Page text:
The kind young woman who welcomed me and explained that the period before Christmas is slow season (as I have noticed it is almost everywhere in the United States, Hawai’i included), also allowed me to use my tripod for indoor shots. As you can see, she also gave me access to a few of the exquisite bedrooms.
The image at the top of the post and the one above feature the main dining room, where I remember sitting at the head of the table (to the right in the pic) enjoying an unforgettable breakfast, which, among several things, featured the best granola with yogurt I have ever had, and freshly baked waffles with strawberries. Of course, if you prefer you can enjoy breakfast in your room, or even in the garden during the warmer season.
In the image below is what is known as The Library room. Not pictured is an entry alcove brimming with books. Further down is the Mayfield Suite, and below that is a view of the upstairs landing.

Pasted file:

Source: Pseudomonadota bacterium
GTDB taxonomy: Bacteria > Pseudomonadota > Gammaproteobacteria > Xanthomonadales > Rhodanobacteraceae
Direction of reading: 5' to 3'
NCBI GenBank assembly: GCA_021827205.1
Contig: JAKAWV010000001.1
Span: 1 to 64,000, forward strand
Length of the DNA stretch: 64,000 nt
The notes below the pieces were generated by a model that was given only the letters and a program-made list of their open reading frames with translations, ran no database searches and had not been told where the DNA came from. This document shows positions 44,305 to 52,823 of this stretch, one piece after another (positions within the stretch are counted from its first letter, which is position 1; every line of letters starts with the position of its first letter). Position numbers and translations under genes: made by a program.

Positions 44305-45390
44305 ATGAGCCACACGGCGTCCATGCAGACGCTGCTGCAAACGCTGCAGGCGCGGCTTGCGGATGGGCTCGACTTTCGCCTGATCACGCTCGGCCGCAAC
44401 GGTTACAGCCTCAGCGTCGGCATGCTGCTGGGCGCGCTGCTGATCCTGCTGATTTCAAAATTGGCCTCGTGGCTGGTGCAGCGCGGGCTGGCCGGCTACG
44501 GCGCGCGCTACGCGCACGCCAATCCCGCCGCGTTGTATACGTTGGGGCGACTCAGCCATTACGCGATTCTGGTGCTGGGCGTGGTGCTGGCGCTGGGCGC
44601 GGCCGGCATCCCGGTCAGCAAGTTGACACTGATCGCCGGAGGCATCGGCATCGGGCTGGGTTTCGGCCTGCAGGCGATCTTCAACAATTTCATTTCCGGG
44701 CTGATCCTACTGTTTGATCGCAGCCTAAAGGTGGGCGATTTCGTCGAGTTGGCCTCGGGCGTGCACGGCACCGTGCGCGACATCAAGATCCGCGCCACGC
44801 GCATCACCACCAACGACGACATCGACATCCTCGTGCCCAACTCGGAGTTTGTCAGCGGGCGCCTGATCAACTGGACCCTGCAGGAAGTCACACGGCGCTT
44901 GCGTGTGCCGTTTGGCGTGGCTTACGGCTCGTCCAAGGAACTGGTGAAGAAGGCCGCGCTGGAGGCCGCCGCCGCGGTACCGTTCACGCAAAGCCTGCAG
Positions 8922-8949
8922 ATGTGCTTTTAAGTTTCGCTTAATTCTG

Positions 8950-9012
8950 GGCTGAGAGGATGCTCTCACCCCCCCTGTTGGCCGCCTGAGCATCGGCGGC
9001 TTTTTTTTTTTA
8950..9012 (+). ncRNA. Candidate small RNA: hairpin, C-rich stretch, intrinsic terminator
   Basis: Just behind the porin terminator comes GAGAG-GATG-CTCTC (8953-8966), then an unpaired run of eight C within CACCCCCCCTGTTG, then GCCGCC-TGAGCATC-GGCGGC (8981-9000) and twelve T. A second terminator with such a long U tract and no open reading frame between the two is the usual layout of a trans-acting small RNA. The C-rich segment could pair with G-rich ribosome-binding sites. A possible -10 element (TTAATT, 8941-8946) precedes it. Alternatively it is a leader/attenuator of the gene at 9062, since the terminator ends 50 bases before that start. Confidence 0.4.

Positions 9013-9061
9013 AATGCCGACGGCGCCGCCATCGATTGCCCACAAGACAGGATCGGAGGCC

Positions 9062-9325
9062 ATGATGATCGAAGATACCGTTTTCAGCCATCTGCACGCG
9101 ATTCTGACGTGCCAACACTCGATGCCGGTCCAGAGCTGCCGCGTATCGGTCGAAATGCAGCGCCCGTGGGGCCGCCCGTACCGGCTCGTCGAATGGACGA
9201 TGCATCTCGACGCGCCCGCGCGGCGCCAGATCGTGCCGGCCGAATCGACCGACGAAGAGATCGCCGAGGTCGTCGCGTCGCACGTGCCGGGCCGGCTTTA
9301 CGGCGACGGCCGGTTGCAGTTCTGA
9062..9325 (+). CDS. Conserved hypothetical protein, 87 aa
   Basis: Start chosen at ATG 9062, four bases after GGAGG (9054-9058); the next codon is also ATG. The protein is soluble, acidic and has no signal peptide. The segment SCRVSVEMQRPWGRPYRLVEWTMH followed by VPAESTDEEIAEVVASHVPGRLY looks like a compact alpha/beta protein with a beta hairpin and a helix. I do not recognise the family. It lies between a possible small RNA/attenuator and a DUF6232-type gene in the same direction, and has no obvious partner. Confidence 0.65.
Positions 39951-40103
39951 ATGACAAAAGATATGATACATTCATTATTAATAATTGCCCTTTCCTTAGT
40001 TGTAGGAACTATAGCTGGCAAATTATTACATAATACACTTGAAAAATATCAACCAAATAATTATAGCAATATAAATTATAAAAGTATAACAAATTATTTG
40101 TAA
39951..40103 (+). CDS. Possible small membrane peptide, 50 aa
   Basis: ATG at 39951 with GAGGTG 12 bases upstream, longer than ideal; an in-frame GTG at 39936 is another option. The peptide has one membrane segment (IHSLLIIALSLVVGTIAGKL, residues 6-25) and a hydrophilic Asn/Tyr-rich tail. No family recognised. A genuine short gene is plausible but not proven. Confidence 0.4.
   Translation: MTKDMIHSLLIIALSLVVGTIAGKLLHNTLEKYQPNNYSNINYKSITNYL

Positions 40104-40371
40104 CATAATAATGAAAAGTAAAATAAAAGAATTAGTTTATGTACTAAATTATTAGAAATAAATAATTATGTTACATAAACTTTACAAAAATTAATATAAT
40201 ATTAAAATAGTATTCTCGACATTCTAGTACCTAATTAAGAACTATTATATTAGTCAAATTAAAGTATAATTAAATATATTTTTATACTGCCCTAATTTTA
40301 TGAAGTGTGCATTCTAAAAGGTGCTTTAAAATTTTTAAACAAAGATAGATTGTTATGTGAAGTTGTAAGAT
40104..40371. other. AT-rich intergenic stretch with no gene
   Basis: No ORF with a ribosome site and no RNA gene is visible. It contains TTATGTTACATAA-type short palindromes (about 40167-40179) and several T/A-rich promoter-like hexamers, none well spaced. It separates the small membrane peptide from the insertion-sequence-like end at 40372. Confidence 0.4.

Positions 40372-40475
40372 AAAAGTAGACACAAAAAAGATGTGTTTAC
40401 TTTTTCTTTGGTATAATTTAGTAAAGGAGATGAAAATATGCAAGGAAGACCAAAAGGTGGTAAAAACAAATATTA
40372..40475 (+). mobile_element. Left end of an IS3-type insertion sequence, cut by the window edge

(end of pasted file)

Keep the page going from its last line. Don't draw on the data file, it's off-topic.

Then she led me to the Garden Cottage, which you access by exiting the back of the building. It was so lovely I asked if they accepted dogs, as I could have lived there a long time. The sitting room by the entrance now looks quite different from the way it is pictured on the website, a little more “modern” if you like, and the outdoor furniture is not quite as nice as pictured. But the bedroom with the bay window is the same, and that jacuzzi bath tub in the alcove rounds out the perfection of this space.
Add to all this the fact that the Inn features full spa services, and you are in bliss.
I concluded my visit in the garden, where a couple of deer said a quick hello before shying away into the bushes just as I was raising my camera. This is when I discovered that the Old Monterey Inn is not just a place where humans can go and stay, but fairies as well. In an old broken vase set on a stand in the garden, I discovered one of the prettiest faery homes I have ever seen. Isn’t it lovely? It reminded me of the Hobbiton movie set in New Zealand. Dona, if you see this, maybe you should create one in your garden! You, too, Linda!
I know, now you want to plan a trip to Monterey. No need to be newlyweds to stay at this beautiful, romantic Inn.
500 Martin Street, Monterey, Ca 93940 | ph. (831) 652-8999 | email@example.com | website